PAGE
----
For proof, look at the money metrics and see who issued that money.
            It’s time to have a money system for the 100 percent.

      • Many reasons.

        People believe there are constraints on bank credit creation. They think banks will not lend unless they think they will be paid back, and/or the borrower puts up sufficient collateral to indemnify the bank if he defaults.
        (Wasn’t always true, recently, but people think that is an aberration, and something that government regulation of banks should have prevented.) And they think most people will not borrow unless they think they will be able to pay back the loan, either from their income or from the additional income they will be able to generate because of the loan. And banks will know not to lend to the others. Thus banks will not create money without limit, only so much money as is helpful to the economy.

        I think people mostly believe also that banks can only make loans out of their deposits, which are limited. As I understand it, some economists believe this as well.

        OTOH, people see government as operationally unlimited, just as MMT says. It can create money without limit, and when they see what has happened to the Fed’s balance sheet lately, they see it doing so.

        Think of the bathtub analogy, with two faucets. One faucet brings in 97% of the drain capacity, the other 3%. The bathtub can stay full, and in equilibrium forever. If the 3% faucet increases to 4%, the bathtub will overflow. People see the 97% faucet as well-controlled, and the other as questionably controlled.

        • John, I generally agree with you, but your bathroom analogy is problematic.

          It appears to me that the imagined big faucet (bank loans) cannot bring in any fraction of the drain capacity (taxation). We the private sector in the aggregate just can’t pay our taxes or build net financial savings from bank loans. Funds for those have to come from the imagined small faucet (government spending). Even when we include the lending banks with the private sector (which they are), the whole economic activity that their lending may create, which people apparently find wholesome and good and better, serves to cause net aggregate private sector loss thanks to income and other federal taxes that become due during the exercise.

          • Oops, that was supposed to read ‘bathtub analogy.’

          • You’re stretching the analogy too far, or perhaps thinking of a different analogy.

            Think of the drain as a constant demand for money, and the faucets as supply. The question is which faucet is dangerous, the large one or the uncontrolled one?

            I should have used a lake, instead, because others have used the bathtub to describe the phenomena you’re thinking of.

            • Perhaps. I guess, associating drain with demand for money doesn’t resonate with me. But that’s just me.

            • I think the lake visual has already been employed by Grover Norquist, taxing the wealthy to pay for XYZ being akin to taking a bucket of water from one side then dumping it back into the lake on the other side. How about a swimming pool? 🙂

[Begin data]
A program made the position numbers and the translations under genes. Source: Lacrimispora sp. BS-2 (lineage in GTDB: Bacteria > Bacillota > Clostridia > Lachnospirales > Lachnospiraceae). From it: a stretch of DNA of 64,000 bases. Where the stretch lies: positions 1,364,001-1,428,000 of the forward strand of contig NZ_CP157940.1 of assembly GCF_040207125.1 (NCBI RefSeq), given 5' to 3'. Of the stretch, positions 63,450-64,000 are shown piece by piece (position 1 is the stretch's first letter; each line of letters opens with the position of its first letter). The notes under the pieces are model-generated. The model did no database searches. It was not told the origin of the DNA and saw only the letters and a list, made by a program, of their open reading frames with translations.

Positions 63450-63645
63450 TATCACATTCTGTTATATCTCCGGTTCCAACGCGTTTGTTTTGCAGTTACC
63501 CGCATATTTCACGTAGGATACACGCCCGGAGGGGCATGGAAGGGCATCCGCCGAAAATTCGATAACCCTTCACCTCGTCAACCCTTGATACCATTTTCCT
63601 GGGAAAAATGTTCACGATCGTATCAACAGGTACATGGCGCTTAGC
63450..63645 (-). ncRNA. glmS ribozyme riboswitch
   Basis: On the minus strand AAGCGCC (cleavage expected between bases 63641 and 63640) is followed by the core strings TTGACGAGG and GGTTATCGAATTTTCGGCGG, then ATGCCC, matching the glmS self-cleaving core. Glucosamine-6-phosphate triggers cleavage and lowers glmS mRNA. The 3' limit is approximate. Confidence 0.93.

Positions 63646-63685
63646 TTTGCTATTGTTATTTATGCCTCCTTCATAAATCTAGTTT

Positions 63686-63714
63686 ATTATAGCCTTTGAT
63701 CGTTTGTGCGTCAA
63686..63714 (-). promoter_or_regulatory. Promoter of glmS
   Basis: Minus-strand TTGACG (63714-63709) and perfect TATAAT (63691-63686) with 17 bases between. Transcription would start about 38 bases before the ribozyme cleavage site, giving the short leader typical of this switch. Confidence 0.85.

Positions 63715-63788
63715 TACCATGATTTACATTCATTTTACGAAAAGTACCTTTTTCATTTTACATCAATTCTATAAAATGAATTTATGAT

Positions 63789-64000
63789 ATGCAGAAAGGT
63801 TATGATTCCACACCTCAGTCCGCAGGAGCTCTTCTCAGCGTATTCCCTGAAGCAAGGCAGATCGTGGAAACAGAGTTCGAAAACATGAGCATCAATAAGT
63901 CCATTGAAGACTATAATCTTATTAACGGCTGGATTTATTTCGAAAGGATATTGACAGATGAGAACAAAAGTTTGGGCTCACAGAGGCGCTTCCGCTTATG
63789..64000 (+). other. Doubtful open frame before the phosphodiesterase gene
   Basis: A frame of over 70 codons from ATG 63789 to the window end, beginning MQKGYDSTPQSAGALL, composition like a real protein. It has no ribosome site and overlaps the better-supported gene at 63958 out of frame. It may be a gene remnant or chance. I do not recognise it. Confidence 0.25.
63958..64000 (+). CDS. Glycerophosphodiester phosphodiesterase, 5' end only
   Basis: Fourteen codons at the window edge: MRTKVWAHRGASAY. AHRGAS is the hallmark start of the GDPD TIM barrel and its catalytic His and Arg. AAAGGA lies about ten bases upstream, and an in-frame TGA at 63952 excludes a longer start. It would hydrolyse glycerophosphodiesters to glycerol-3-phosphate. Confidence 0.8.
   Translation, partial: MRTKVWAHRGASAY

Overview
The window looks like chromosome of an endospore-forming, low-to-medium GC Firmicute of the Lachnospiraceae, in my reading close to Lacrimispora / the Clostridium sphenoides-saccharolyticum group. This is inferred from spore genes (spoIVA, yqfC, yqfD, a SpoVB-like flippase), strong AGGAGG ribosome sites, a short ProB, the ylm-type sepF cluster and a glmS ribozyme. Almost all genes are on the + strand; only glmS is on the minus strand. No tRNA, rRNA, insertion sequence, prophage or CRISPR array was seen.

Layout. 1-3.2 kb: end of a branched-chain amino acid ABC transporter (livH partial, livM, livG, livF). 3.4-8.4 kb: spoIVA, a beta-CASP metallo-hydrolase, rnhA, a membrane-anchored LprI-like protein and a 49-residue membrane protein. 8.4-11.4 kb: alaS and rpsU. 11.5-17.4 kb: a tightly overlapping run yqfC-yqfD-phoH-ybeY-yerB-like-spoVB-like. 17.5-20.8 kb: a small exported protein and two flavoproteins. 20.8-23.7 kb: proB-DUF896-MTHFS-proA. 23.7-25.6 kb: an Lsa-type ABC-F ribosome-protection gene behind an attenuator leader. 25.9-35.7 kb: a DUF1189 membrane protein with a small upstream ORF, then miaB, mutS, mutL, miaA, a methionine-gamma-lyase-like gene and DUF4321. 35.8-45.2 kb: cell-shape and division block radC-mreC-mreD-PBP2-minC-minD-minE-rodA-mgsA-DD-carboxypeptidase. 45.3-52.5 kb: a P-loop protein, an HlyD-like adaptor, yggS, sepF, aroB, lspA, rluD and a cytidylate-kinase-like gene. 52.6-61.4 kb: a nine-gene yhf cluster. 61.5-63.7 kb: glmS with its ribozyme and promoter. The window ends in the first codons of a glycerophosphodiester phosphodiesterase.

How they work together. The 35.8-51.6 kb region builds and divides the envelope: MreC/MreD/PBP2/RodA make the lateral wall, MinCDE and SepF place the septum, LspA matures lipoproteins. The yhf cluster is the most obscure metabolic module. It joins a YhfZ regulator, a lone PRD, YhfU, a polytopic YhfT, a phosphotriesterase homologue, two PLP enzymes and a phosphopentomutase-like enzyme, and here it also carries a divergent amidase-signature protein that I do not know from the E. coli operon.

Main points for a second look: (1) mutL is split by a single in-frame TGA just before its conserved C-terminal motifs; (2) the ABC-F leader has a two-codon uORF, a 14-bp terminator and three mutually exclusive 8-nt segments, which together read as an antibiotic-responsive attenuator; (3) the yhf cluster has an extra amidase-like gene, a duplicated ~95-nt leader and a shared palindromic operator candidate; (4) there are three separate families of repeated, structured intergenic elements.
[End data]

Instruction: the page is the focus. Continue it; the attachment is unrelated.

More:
6. So unfortunate people have been programmed to deny anything economic that is based on knowledge instead of outdated belief. #MintTheCoin !!!

  7. I’m so broke it just doesn’t make cents.

  8. It’s about inflation you know or maybe just that the looney liberals will spend it all. Or maybe Obama has something else in mind? Something like that anyway.

  9. John Rosenfield

    Terrific blog post Dr. Kelton. I’ll have more to say once I finish my full comment write-up by tomorrow.

  10. Well it IS about inflation. Embrace people when they make this objection because at least they have accepted that we can MAKE money with keystrokes.

    Then engage in a debate about whether it is inflationary in the short term, whether having this extra money will lead congress to spend too much, and then a conversation about how to control inflation while maintaining optal productivity and growth.

  11. peanut gallery

    It is true, most people don’t understand how things really work, but they probably are starting to get some idea of how corrupt things have become. It isn’t entirely irrational for people to fear what would happen if this corrupt system starting exercising the power to create unconstrained amounts of money.

    • Sunflowerbio

      I guess they haven’t paid much attention to the Fed’s QE antics.

    • It isn’t entirely irrational for people to fear what would happen if this corrupt system starting exercising the power to create unconstrained amounts of money. But “this corrupt system” is already “exercising the power to create unconstrained amounts of money”. For corrupt purposes.

      The objections are always to creating comparatively small amounts of money for obviously sane and useful purposes. The purposes that the corruption is but a parasite on, that keep the whole thing going.

      • peanut gallery

        I just wonder how it would play out, if MMT was actually embraced by the current crop of crony-capitalists. Would the parasites strangle the host any less than they are doing now?

        • I don’t see why full employment, with an MMT-style JG and MMT-inspired budget policy would restrain crony capitalism at all. The host would fell less pain, though.

          Government has a responsibility to police the criminals. The degeneration of law enforcement began in relatively good times, and has continued during the recession, so the state of the economy would seem not to matter.

          • You can lay off police when criminal activity is low. It’s when it becomes high that you need to hire more. Hiring more financial regulator police would seem to be a good use for some of the stimulus money that MMT would create. Wouldn’t even cause much of a strain on the environment

            • You could do that, but you could do it now, too, without MMT.